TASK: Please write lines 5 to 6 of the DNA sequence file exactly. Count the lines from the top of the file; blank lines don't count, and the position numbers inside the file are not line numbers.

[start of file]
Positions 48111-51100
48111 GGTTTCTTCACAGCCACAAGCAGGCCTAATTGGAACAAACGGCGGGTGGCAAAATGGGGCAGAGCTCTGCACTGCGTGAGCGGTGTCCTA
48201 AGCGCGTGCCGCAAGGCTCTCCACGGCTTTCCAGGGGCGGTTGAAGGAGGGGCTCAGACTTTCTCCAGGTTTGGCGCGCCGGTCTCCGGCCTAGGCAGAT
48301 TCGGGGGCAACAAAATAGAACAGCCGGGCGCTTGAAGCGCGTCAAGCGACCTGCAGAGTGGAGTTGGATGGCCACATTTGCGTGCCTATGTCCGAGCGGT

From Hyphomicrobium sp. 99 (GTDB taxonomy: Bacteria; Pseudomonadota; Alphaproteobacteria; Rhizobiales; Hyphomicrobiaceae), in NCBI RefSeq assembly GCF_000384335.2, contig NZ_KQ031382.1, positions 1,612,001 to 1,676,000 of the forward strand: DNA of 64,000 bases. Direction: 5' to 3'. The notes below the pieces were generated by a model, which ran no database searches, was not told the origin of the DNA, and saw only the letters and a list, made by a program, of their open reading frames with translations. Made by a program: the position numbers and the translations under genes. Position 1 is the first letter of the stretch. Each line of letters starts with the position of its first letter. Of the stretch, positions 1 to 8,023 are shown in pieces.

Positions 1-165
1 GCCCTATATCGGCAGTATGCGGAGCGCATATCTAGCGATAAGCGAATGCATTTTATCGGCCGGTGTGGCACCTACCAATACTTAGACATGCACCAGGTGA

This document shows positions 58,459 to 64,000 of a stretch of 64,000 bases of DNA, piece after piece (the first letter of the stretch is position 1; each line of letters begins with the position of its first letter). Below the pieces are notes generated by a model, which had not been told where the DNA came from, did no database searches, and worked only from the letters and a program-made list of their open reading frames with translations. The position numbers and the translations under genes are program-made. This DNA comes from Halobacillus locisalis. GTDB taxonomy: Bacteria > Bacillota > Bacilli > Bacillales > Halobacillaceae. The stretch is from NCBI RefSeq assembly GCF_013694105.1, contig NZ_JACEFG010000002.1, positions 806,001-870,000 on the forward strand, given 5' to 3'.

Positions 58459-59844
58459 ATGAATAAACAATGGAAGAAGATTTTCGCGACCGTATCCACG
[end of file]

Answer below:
From Hyphomicrobium sp. 99 (GTDB taxonomy: Bacteria; Pseudomonadota; Alphaproteobacteria; Rhizobiales; Hyphomicrobiaceae), in NCBI RefSeq assembly GCF_000384335.2, contig NZ_KQ031382.1, positions 1,612,001 to 1,676,000 of the forward strand: DNA of 64,000 bases. Direction: 5' to 3'. The notes below the pieces were generated by a model, which ran no database searches, was not told the origin of the DNA, and saw only the letters and a list, made by a program, of their open reading frames with translations. Made by a program: the position numbers and the translations under genes. Position 1 is the first letter of the stretch. Each line of letters starts with the position of its first letter. Of the stretch, positions 1 to 8,023 are shown in pieces.

Positions 1-165